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LCoE Berkeley LabTechnology and commercial advancements are expected to continue to drive down the cost of wind energy, according to a survey led by Lawrence Berkeley National Laboratory (Berkeley Lab). Experts anticipate cost reductions of 17%-35% by 2035 and 37%-49% by 2050, driven by bigger and more efficient turbines, lower capital and operating costs, and other advancements.
The study summarises a global survey of 140 wind experts on three wind applications – onshore wind, fixed-bottom offshore wind, and floating offshore wind. The study also uncovered insights on the possible magnitude of and drivers for cost reductions, anticipated technology trends, and grid-system value-enhancement measures.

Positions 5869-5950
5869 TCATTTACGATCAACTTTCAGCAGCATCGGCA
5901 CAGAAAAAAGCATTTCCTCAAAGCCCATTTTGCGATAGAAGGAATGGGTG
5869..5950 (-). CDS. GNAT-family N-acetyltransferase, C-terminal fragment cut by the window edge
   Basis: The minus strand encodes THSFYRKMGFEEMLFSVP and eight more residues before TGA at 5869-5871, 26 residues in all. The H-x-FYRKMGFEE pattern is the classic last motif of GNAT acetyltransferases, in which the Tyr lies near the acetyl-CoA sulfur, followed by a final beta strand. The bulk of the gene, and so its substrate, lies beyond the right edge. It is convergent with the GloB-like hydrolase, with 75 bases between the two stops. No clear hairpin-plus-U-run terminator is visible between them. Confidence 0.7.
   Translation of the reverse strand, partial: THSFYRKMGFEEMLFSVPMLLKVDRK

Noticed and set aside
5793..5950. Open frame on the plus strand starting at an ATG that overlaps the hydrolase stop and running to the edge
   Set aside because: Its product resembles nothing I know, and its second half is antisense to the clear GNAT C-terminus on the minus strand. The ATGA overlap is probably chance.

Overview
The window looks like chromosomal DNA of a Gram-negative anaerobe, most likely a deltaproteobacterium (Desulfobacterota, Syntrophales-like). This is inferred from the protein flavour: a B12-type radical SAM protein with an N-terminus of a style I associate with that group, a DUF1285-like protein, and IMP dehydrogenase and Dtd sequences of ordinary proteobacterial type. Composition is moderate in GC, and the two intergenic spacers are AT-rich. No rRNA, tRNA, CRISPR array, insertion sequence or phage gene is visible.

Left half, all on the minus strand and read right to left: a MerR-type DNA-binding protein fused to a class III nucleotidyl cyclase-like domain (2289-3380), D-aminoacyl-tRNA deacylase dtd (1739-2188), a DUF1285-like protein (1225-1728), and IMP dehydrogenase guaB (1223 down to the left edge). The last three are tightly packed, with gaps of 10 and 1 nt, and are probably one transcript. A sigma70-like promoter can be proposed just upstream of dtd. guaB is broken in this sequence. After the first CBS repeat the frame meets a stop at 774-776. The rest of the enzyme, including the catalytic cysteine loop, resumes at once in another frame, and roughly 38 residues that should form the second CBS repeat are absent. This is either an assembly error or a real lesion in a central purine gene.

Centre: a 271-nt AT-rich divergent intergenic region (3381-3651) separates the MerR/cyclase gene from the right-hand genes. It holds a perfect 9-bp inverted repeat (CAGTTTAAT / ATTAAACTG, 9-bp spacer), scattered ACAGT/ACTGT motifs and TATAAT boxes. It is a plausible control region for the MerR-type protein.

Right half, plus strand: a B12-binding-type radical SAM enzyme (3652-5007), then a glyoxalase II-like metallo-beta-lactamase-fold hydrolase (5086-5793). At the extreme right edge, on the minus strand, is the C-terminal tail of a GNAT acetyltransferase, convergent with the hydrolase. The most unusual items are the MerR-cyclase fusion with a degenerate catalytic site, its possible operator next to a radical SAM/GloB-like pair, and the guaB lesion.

There are five key factors that impact the levelised cost of energy: upfront capital cost, ongoing operating costs, capacity factor, project design life, and cost of financing. Experts anticipate continued improvements across all dimensions, with the relative contribution varying by wind application. A key driver in these improvements is turbine size, according to experts. For onshore wind, growth is expected not only in generator ratings (to 5.5MW] on average in 2035, up from 2.5MW in 2019) but also in two other factors that increase capacity – rotor diameters and hub heights. Offshore wind turbines are expected to get even bigger, to 17MW on average in 2035, up from 6MW in 2019. Floating offshore wind is anticipated to gain market share, growing from its current pre-commercial state and accounting for up to 25% of new offshore wind projects by 2035.
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